The coffee house. It has been credited for sparking the French Revolution and for stirring fear of sedition in the hearts of the establishment. It is a site of gathering for diverse people and for the exchange of often “radical” ideas along with copious amounts of caffeine. It was in the coffee house (L’Espresso Bar Mercurio in T[ka/o]ronto to be precise) that the idea for the Food Systems Lab was born.
In February 2016, Belinda Li and Tammara Soma — who were serendipitously connected via the waste network on the world wide web — met for the first time at a coffee house. They discussed their concerns about the global issue of food waste, commiserated together about the scale of the problem, and the surge of “Band-Aid” solutions. At the same time, they found consultations and solutions related to food waste were lacking an inclusive and systemic approach.
“Enough of the Band-Aid solution!” they thought as they reflected on the root causes of the problem. Belinda, an environmental engineer that works somewhere in the fuzzy intersection of participatory and data-driven approaches to design suggested the potential of social innovation to spark systemic and disruptive changes that will foster innovation. Tammara, being the food system planner that she is, is interested in systemic approaches that promote collaboration across sectors and diverse perspectives. Belinda and Tammara brainstormed a name for this entity that should exist in the universe and finally chose the Food Systems Lab. They planned for this Lab to be founded on the principles of reconciliation, social justice and inclusion.
Perhaps their “brewing idea” may indeed become a reality after all.
Opportunity beckoned when the Pierre Elliott Trudeau Foundation put out a call for proposal for projects that would engage with the community and make an impact. Aha! Perhaps their “brewing idea” (remember, they started in a coffee house) may indeed become a reality after all.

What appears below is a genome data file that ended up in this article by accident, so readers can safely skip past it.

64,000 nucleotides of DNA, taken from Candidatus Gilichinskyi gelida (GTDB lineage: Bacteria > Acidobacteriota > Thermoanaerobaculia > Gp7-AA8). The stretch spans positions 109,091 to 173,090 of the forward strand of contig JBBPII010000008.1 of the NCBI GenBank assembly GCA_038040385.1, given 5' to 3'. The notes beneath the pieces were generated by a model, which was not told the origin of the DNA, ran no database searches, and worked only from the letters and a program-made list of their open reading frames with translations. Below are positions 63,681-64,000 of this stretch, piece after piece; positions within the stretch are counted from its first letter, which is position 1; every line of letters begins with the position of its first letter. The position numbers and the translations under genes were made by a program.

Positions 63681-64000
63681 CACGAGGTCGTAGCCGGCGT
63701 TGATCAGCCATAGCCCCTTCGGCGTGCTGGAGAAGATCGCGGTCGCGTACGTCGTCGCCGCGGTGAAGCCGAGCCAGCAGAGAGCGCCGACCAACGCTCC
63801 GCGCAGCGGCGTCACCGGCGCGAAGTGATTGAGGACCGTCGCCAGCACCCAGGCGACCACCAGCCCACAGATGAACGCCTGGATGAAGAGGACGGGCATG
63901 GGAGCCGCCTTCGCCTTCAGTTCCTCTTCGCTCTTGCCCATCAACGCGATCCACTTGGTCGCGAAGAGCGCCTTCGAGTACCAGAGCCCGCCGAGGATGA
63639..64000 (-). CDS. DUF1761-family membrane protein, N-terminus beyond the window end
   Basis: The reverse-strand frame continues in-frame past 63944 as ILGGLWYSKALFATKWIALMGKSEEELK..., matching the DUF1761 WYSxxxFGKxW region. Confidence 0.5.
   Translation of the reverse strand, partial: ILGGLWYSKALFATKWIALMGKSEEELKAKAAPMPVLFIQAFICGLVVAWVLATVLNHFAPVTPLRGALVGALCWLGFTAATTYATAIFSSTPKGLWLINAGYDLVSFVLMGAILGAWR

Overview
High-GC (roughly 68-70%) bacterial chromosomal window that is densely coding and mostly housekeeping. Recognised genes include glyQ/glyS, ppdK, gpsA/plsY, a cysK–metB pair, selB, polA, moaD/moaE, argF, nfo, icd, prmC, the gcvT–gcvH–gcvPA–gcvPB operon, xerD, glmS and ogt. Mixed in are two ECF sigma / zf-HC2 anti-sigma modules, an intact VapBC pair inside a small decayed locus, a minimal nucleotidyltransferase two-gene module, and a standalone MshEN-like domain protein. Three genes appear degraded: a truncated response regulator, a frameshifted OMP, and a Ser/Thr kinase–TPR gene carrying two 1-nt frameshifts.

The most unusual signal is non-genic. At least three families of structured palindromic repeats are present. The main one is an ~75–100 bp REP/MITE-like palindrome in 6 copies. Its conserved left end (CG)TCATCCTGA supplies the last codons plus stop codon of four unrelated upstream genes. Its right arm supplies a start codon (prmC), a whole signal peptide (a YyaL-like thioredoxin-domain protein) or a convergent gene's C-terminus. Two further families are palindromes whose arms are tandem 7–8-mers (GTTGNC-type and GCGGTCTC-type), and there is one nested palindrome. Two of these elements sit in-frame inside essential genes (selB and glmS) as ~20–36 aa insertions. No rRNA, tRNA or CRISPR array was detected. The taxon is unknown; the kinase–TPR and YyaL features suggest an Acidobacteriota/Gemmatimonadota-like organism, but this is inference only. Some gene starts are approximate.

Like a team of recruiters for the (environmental and social) Justice League, Tammara and Belinda scoured the Greater T(ka/o)ronto Area and beyond, seeking amazing talents, expert mentors, unsung and established food heroes, and diverse voices to join the team. At a food waste research workshop, they met the perfect “partner in crime”: Dave Kranenburg of the Rhizome Institute. Dave is a well known expert in social innovation and is a farmer to boot. With a stacked proposal full of amazing supporters and a project idea to address food waste through intersectoral collaboration, reconciliation, and building relationships across the food system, the Food System Lab won the grant! The stars were further aligned when the McConnell Foundation offered further training and mentorship in social innovation processes through their LabWISE program.
After dozens of brainstorming meetings, three social innovation workshops with an amazing array of collaborators, one hackathon, an invitation to attend a National Food Policy consultation in Ottawa, and of course many, many friendships later, the Lab has continued its commitment to reconciliation, innovation, as well as inclusivity in developing food systems solutions.
Where Are We Now?
The Lab successfully leveraged the first grant (and many hours of volunteer labour) to obtain additional grants to develop and test ideas generated from the first series of workshops. We also moved across the country to Simon Fraser University in Burnaby, the unceded land of the Coast Salish nations.